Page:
Understanding the Decline in M.B.A. Applications

Political environment and improved job market are discouraging potential applicants, survey finds.

February 4, 2019

Seventy percent of M.B.A. programs report that their applications went down in 2018, according to a new survey by Kaplan Test Prep.

The survey was conducted of admissions officials at 150 programs, which included business schools at varying levels of prestige and competitiveness.

The admissions officials were asked for their take on why applications are down. Here are the top reasons:

  • International students are "concerned about the current political climate" in the U.S.: 31 percent.
  • The strong job market in the U.S.: 30 percent.
  • The cost of an M.B.A.: 17 percent.
  • Questions about the value of the M.B.A.: 13 percent.
  • The lack of one-year M.B.A. programs in the United States: 7 percent.
  • The perception that fewer jobs require an MBA than in years past: 3 percent.

Many of those surveyed expect the challenge posed by the current political climate in recruiting international students to continue. Seventy-four percent of those surveyed said that they expected this issue to be a problem for M.B.A. programs "in the years to come." Last year, the figure was 68 percent.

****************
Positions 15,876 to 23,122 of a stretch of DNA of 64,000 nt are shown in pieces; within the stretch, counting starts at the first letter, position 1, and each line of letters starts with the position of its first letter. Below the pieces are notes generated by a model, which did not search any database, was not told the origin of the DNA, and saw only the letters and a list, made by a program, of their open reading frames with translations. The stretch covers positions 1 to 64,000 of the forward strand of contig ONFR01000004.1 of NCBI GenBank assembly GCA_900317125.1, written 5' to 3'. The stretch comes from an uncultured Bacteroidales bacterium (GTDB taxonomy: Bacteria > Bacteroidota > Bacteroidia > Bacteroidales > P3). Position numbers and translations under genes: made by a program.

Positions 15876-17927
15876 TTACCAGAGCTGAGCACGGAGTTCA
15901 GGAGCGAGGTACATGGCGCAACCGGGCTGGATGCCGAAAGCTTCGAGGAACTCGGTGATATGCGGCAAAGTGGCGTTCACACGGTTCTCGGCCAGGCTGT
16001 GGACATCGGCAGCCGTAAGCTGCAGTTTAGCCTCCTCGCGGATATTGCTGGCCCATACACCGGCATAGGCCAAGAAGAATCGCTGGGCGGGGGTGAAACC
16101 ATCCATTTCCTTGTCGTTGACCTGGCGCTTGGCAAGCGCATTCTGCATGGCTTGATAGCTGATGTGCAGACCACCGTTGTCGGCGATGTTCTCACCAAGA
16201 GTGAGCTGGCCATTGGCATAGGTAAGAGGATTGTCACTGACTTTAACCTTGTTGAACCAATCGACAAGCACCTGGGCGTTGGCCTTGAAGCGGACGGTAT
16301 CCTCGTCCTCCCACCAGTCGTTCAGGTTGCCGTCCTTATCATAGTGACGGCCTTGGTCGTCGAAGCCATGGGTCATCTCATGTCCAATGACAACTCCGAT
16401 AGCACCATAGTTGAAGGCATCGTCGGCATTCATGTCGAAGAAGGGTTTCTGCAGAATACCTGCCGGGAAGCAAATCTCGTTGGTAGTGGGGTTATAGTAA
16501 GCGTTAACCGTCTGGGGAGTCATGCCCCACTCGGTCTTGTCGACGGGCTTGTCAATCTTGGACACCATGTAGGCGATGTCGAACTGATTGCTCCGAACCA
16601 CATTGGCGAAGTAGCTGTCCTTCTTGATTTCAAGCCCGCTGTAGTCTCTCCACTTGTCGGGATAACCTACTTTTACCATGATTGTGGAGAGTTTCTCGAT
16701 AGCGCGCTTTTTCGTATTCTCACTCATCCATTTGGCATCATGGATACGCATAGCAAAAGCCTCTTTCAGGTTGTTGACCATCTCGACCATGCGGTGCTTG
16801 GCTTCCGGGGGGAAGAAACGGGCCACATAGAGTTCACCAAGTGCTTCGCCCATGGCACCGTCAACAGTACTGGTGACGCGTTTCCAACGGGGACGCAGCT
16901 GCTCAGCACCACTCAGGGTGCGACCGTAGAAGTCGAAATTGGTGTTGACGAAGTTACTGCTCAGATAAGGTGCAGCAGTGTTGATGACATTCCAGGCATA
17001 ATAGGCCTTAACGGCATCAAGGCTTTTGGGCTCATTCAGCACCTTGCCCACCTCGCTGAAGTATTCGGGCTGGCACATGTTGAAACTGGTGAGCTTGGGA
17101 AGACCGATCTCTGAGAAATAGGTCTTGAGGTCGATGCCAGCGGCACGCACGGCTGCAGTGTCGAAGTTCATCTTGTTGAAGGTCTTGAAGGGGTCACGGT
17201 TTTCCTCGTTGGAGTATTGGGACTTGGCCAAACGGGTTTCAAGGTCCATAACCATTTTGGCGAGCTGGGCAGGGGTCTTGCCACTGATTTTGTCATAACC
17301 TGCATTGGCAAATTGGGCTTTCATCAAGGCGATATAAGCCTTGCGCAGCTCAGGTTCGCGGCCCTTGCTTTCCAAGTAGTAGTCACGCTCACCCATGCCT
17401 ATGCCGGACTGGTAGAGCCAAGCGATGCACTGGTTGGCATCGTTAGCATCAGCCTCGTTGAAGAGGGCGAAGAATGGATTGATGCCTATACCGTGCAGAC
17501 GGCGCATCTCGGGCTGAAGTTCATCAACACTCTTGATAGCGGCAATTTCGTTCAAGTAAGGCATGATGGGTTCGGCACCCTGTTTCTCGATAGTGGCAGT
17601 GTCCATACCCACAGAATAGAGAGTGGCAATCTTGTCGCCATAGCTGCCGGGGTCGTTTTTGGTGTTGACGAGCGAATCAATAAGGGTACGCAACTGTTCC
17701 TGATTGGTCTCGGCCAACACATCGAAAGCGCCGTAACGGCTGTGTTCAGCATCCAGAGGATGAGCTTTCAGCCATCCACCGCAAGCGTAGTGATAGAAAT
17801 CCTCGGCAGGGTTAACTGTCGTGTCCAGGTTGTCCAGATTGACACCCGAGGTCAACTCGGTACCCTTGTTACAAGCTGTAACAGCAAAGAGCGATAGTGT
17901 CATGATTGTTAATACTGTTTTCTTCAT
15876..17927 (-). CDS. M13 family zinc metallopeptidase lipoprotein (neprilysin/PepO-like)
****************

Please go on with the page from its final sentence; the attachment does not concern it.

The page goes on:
“There’s no question that business schools are facing some significant headwinds that are largely out of their control when it comes to recruitment, particularly among international students," said Jeff Thomas, executive director of admissions programs at Kaplan Test Prep.

The Kaplan survey is one of several recent studies pointing to declines in the M.B.A. applicant pool.

All of the so-called M7 or very elite business schools reported drops in M.B.A. applications, this year, according to a survey by Poets and Quants. The drops ranged from 2.6 percent at Columbia University to 8.2 percent at the University of Chicago. Despite these drops, the business schools are all reporting stellar statistics on students and graduates.

A study by the Graduate Management Admission Council found declines in application volume for M.B.A. programs but gains for those in Asia, Canada and Europe.

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Scott Jaschik

Scott Jaschik, Editor, is one of the three founders of Inside Higher Ed. With Doug Lederman, he leads the editorial operations of Inside Higher Ed, overseeing news content, opinion pieces, career advice, blogs and other features. Scott is a leading voice on higher education issues, quoted regularly in publications nationwide, and publishing articles on colleges in publications such as The New York Times, The Boston Globe, The Washington Post, Salon, and elsewhere. He has been a judge or screener for the National Magazine Awards, the Online Journalism Awards, the Folio Editorial Excellence Awards, and the Education Writers Association Awards. Scott served as a mentor in the community college fellowship program of the Hechinger Institute on Education and the Media, of Teachers College, Columbia University. He is a member of the board of the Education Writers Association. From 1999-2003, Scott was editor of The Chronicle of Higher Education. Scott grew up in Rochester, N.Y., and graduated from Cornell University in 1985. He lives in Washington.

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